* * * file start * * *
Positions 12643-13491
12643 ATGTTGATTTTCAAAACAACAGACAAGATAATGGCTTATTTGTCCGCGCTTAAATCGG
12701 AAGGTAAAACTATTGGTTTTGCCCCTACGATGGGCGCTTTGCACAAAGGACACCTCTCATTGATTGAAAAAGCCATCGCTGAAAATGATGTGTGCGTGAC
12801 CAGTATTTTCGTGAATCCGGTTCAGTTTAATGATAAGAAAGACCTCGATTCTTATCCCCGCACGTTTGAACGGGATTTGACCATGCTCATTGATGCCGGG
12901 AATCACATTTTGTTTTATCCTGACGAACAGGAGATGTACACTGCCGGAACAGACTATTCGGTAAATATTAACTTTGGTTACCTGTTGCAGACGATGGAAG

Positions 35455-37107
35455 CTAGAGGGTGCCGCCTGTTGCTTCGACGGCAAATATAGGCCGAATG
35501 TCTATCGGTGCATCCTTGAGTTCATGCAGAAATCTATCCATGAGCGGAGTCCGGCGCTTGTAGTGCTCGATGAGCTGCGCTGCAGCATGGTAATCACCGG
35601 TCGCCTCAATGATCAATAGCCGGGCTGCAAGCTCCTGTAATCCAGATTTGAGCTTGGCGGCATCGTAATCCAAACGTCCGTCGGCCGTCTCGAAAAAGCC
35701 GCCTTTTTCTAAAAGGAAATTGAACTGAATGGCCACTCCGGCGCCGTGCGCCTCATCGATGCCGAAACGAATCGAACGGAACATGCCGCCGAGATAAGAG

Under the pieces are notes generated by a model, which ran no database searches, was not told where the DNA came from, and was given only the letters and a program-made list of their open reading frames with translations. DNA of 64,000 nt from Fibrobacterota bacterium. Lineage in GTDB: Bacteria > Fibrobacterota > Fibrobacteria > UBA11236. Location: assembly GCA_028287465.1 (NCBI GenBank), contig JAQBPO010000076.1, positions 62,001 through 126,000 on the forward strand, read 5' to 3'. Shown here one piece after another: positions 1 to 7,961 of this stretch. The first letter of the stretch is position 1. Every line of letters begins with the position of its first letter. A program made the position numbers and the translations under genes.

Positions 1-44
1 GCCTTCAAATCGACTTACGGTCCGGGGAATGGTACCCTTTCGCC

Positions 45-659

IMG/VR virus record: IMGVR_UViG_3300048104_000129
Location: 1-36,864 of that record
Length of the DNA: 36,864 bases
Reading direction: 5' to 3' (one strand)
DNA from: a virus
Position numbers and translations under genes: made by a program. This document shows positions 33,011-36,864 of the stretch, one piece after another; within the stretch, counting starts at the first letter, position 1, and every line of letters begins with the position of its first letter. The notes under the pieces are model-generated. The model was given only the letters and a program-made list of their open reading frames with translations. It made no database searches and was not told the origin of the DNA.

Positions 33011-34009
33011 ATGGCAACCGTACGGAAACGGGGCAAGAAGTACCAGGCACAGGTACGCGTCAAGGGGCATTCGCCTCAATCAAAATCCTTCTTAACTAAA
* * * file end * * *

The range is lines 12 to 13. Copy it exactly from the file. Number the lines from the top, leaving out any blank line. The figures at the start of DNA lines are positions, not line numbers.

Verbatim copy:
Positions 1-44
1 GCCTTCAAATCGACTTACGGTCCGGGGAATGGTACCCTTTCGCC